SHANGHAI (Reuters) - China’s foreign exchange regulator has removed the $1 billion limit for foreign sovereign wealth funds, central banks and monetary authorities buying Chinese assets through the Qualified Institutional Investor Programme (QFII).
The new regulations, published on the website of the State Administration of Foreign Exchange (SAFE), did not specify a new top limit, merely that the funds can apply to invest over $1 billion.
The policy is aimed at sovereign wealth funds like Qatar Holdings and the Hong Kong Monetary Authority, both of which have already been approved to invest up to $1 billion each through QFII.
SAFE will retain the right to approve or deny individual applications on a case-by-base basis.
Chinese regulators have said in the past that facilitating increased foreign investment in Chinese assets will help restore confidence in China’s stock markets, which have declined by over 60 percent since November 2007.
But the total amount of foreign money allowed to enter the domestic stock market remains small, and the new rules do not increase it.
Combined foreign investment in China’s stock market accounts for only 1 percent of total market capitalization.
The overall net quota for the QFII programme remains at its current $80 billion, of which SAFE has only allocated $36 billion for use by QFII funds as of November 30.
Foreign appetite for Chinese equities has shown some signs of increase in recent months, especially in Hong Kong, but the weak performance of stock-focused QFII funds - and complaints about high fee structures - has dampened appetite. (GRAPHIC: Comparison of QFII fund performances in China link.reuters.com/xun34t)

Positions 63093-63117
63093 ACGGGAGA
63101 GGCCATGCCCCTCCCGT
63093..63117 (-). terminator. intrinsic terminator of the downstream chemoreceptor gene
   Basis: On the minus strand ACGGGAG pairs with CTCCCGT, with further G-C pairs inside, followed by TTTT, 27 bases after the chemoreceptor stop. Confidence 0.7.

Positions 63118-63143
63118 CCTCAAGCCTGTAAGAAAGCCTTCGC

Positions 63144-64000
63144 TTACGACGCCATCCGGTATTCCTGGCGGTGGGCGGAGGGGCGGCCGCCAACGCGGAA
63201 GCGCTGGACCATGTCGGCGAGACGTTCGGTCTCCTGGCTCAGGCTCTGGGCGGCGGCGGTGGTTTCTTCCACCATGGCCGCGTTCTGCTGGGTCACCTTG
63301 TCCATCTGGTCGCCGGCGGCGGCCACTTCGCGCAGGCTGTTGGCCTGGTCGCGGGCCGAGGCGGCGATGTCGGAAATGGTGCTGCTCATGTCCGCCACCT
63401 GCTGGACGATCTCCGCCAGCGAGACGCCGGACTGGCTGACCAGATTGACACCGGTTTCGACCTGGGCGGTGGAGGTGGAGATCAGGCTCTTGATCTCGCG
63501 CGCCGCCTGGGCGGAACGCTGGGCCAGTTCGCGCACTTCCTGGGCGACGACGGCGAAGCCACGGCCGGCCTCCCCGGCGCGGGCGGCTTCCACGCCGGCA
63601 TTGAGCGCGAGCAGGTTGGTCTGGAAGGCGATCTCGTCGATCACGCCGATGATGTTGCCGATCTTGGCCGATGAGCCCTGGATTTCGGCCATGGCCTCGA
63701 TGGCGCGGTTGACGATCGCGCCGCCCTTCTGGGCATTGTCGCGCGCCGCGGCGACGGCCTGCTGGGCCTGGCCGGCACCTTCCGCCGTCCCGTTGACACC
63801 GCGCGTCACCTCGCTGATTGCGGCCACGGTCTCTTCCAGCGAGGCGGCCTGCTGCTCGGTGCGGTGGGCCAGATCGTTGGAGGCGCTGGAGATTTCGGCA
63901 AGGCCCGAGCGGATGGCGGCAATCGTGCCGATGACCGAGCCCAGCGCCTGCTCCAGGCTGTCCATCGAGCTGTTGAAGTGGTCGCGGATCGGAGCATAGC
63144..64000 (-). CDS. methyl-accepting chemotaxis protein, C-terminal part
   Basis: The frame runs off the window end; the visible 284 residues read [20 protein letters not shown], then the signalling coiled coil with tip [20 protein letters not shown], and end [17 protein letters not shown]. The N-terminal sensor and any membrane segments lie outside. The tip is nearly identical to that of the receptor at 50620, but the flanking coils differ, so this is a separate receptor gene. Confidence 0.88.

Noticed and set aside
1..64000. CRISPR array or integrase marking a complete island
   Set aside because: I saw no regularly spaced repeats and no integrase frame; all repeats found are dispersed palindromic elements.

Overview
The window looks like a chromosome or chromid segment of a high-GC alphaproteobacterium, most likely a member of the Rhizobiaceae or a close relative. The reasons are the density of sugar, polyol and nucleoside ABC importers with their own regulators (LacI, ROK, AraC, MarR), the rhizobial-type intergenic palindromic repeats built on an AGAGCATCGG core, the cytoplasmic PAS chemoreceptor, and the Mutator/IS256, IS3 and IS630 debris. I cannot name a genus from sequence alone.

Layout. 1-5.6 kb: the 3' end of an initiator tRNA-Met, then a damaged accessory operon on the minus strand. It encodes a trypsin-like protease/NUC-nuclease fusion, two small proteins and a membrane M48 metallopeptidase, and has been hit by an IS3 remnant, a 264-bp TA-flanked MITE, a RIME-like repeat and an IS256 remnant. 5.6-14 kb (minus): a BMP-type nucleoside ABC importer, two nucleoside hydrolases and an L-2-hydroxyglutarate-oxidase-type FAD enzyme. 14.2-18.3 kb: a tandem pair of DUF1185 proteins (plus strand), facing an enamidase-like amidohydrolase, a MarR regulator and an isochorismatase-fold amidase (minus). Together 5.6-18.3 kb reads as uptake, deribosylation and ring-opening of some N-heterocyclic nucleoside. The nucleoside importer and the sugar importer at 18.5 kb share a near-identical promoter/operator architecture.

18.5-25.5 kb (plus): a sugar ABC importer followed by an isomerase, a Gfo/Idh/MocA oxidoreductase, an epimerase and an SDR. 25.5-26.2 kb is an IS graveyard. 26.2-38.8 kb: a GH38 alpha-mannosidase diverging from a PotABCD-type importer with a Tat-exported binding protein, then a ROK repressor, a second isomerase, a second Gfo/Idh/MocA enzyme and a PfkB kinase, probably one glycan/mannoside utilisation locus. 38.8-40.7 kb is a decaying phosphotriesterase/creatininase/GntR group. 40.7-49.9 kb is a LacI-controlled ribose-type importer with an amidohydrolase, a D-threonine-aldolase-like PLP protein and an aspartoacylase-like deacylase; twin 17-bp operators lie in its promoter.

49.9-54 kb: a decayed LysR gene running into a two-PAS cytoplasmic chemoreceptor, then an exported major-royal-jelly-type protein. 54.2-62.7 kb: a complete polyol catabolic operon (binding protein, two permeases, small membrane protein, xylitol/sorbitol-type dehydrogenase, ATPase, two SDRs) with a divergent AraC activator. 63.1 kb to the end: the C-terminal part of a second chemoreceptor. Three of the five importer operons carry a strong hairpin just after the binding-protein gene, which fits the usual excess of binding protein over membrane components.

To drum up additional interest, Chinese regulators, including officials from the Shanghai and Shenzhen stock exchanges, went on an overseas tour in September to advocate for Chinese equities and QFII in particular.
The new regulations also relax restrictions on the ability of funds to remit principal and income from investments, but made no further clarifications as to how China will tax QFII profits, an area of enduring uncertainty for QFII investors.
Chinese stock markets on Friday had their biggest single-day jump since 2009, which some analysts attributed to expectations of further relaxation of rules on foreign investment in stocks.
Others, however, offered alternative explanations for the unusual jump, such as behind-the-scenes share buybacks by state-owned entities trying to engineer a rebound for the end of the year.
Editing by Michael Perry